Third, Austrian Economists advocate a gold standard up to a point.  The ponit is when the market, not the government, rejects the gold standard.  Markets reject money all the time.  They embraced then rejected copper.  They will embrace and then reject cigarettes if need be.  They have embraced and rejected paper money.  So it goes.

The advanced Austrian School solution is free market currency.  Let the market participants choose the best money.  Let money arrive at the market the way other goods and services arrive.  Then you don't have to worry about how inelastic the currency appears to be, or whether it can fulfill the needs of market participants.  The market rejects currencies that no longer fulfill its needs and embraces new currencies.

I hope this helps.

David in Qatar

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#50) On October 16, 2010 at 2:25 PM, whereaminow (34.08) wrote:

dragonLZ,

Probably because of my confrontational stance in the first post, you seem to have missed the entire post of this exercise. 

The stock market goes up over the long run because new money is created. 

That's it. No other reason.  It has nothing to do with the health of the economy. Nothing. Nada. Zip. Zilch.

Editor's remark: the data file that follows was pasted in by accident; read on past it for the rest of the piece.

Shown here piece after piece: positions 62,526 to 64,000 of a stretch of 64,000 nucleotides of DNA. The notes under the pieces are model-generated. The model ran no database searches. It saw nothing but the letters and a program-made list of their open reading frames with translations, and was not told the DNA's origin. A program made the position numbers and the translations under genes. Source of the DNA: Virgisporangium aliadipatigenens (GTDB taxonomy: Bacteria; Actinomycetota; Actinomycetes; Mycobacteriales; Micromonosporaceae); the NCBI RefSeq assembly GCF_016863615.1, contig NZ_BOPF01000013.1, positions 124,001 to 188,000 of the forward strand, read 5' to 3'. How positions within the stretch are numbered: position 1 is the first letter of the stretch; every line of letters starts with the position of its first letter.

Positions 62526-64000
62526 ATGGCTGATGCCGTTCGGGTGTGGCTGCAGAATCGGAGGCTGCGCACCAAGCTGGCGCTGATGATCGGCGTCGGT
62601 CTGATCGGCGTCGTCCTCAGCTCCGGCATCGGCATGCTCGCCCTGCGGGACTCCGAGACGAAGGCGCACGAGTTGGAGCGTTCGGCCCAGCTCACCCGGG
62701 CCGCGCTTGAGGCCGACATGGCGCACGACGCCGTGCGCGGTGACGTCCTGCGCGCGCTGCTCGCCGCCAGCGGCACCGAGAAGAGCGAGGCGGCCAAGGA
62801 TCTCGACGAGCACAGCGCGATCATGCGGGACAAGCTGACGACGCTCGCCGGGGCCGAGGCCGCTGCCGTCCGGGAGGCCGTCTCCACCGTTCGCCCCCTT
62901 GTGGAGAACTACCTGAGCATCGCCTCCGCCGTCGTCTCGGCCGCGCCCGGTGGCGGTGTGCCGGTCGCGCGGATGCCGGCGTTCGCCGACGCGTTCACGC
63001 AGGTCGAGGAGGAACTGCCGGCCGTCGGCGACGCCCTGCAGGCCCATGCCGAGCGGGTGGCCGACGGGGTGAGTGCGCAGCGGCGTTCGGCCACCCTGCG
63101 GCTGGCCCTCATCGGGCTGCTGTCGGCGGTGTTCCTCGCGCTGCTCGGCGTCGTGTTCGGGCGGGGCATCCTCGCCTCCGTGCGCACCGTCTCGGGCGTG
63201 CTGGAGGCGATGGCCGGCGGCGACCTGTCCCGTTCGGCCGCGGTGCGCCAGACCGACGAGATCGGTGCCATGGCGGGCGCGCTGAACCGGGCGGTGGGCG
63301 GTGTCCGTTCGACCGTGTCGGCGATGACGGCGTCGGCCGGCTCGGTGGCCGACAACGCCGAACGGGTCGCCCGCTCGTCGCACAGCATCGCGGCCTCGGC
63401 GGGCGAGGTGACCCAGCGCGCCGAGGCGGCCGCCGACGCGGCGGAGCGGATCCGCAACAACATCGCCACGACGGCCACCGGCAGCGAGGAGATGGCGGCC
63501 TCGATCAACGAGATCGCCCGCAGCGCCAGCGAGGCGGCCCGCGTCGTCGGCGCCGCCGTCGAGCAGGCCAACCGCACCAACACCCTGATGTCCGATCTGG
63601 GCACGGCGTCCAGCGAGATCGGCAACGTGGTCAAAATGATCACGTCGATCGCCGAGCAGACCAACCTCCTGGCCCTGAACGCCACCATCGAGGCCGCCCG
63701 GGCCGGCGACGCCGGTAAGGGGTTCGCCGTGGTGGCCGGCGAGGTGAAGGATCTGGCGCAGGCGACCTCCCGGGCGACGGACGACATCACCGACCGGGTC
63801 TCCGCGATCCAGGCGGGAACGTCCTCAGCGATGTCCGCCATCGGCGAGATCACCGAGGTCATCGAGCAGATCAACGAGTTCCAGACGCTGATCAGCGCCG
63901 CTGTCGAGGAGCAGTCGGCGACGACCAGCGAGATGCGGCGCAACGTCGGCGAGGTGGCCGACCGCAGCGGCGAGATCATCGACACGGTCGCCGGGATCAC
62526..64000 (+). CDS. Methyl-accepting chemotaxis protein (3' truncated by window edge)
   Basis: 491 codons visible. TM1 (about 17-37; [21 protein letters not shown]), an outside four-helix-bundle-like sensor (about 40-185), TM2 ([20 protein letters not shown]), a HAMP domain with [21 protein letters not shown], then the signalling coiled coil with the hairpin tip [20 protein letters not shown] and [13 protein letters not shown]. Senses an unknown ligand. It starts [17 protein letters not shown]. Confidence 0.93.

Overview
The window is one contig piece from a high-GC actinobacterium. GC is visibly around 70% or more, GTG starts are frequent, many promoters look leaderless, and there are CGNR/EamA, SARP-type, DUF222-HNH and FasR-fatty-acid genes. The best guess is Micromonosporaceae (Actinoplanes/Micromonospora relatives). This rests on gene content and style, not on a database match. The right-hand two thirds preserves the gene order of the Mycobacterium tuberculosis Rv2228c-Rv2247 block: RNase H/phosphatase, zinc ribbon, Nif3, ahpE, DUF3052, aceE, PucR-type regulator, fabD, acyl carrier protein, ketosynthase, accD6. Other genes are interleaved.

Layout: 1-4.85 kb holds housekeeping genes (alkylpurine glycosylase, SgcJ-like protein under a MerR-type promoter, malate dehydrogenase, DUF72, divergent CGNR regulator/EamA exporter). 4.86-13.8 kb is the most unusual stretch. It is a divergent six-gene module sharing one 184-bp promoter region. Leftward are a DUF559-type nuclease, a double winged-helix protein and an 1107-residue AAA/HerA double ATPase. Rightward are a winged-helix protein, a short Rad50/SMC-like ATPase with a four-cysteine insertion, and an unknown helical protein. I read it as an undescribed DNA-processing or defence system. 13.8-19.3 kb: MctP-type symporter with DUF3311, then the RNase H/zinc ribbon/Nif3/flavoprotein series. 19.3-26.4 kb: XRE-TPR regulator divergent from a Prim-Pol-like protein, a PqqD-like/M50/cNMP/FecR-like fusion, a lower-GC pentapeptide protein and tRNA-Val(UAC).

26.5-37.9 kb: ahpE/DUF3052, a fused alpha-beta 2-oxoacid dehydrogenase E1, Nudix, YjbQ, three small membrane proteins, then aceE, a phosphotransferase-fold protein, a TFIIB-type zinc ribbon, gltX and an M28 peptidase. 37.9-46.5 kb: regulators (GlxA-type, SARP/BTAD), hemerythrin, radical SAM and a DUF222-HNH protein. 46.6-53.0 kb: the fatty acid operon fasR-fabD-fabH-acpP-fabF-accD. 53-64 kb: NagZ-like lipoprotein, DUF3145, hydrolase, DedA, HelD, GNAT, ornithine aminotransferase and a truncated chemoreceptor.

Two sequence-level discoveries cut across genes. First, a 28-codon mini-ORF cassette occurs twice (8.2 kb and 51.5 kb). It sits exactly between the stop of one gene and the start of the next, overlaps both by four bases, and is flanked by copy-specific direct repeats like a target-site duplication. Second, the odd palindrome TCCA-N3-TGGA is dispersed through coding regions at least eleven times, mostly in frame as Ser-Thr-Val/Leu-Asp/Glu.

I do not advocate an unchanging money supply.

If you got that impression, sorry.  I could have explained myself better. I failed.

If interest rates are forced down, it is a bad thing!

And it creates a boom. The stock market goes up.  This is bad!  Not good.  Bad.  Very very bad.  I can't say that enough.  Bad.  Very very bad.  It creates malinvestment.  It sows the seeds for its own destruction.  Once it busts, there is nothing, I repeat nothing the government or the banks can do to fix the economy.  They just make it worse.  And while they are making it worse, they create other problems which end up harming competition, capitalism and individual liberty.

The entire Bear/Bull dichotomy is foolish, silly, retarded, etc.

Cheering broad market movements is about the dumbest thing an investor can do.  In the long run, the stock market moves because of the money created or removed from the money supply.  That's it. 

David in Qatar